1st Coming - Understand Prophecy - Yamartino
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Chapter 42 of  60

That it might be fulfilled which was spoken by Esaias the prophet, saying, (42:14)

Behold my servant, whom I have chosen; my beloved, in whom my soul is well pleased: I will put my spirit upon him and he shall shew judgment to the Gentiles (42:15)

He shall not strive, nor cry; neither shall any man hear his voice in the streets (42:16)

A bruised reed shall he not break, and smoking flax shall he not quench, till he send forth judgment unto victory (42:17)

And in his name shall the Gentiles trust. (mat 12:14-22) (42:18) see

Commentary (42:19)

Though a prophecy, it is clear that it was not intended to lead one to Christ. It offers no clues that the seeker might have used to find the Christ in his search. There are some details given in the prophecy; some of which have literal, and some symbolic meanings. Understanding the meaning of this prophecy would have been an insurmountable task before its fulfillment. Even after fulfillment, the meaning is subject to varying interpretation (42:20)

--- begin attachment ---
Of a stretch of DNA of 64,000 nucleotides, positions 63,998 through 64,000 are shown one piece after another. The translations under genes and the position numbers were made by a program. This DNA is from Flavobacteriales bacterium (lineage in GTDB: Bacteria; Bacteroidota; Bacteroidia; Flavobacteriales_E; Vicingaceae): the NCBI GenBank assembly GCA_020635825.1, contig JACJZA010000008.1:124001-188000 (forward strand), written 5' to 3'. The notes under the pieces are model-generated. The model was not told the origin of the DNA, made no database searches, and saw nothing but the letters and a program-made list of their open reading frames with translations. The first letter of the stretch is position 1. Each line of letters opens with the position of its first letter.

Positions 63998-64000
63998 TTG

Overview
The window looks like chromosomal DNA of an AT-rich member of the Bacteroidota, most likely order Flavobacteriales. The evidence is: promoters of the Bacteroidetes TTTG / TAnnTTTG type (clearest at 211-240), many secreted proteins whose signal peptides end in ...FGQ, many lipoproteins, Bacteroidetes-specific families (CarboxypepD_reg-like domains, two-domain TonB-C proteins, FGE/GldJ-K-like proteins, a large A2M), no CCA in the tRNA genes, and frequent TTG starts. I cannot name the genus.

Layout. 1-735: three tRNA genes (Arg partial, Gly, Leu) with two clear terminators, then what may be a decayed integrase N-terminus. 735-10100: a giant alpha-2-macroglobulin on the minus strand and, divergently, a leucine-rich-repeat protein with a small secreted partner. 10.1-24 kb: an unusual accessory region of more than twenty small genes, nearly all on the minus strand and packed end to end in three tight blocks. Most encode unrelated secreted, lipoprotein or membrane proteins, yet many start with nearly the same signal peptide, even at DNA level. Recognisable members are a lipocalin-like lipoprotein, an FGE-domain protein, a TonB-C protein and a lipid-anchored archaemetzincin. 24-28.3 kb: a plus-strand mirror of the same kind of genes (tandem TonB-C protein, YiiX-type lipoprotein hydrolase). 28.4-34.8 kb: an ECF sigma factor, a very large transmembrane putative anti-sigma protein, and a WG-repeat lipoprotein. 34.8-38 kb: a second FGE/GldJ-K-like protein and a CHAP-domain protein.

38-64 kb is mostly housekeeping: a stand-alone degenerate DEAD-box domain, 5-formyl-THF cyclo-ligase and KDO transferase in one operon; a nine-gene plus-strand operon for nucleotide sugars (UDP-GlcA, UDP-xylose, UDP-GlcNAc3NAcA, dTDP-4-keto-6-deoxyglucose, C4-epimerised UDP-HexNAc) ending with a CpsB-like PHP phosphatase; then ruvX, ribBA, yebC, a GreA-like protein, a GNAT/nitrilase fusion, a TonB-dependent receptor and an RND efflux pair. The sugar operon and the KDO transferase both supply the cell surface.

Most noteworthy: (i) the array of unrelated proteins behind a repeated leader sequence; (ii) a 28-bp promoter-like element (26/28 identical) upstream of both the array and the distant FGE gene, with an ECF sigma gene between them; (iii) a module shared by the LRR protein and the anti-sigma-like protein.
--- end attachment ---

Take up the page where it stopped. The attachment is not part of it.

Intuitively, from our knowledge of the Savior given us in the New Testament, we understand the meaning of the first verse of Isaiah's prophecy. From the second verse on, however, our intuition fails us (42:21)

What does it mean by "He shall not cry, nor lift up, nor cause his voice to be heard in the street."? And what about the "reed" and the "flax"? The word "reed" is used with various meanings in the New Testament: sometimes literal, sometimes symbolic. There is no use in the New Testament of the word "flax", besides the above mention in Matthew . And which "isles" and which "law" are meant? (42:22)

Of course, it is possible that there are several different interpretations to each verse in this prophecy, each of which are correct. But certainly, it is only after fulfillment that they could have been understood (42:23)

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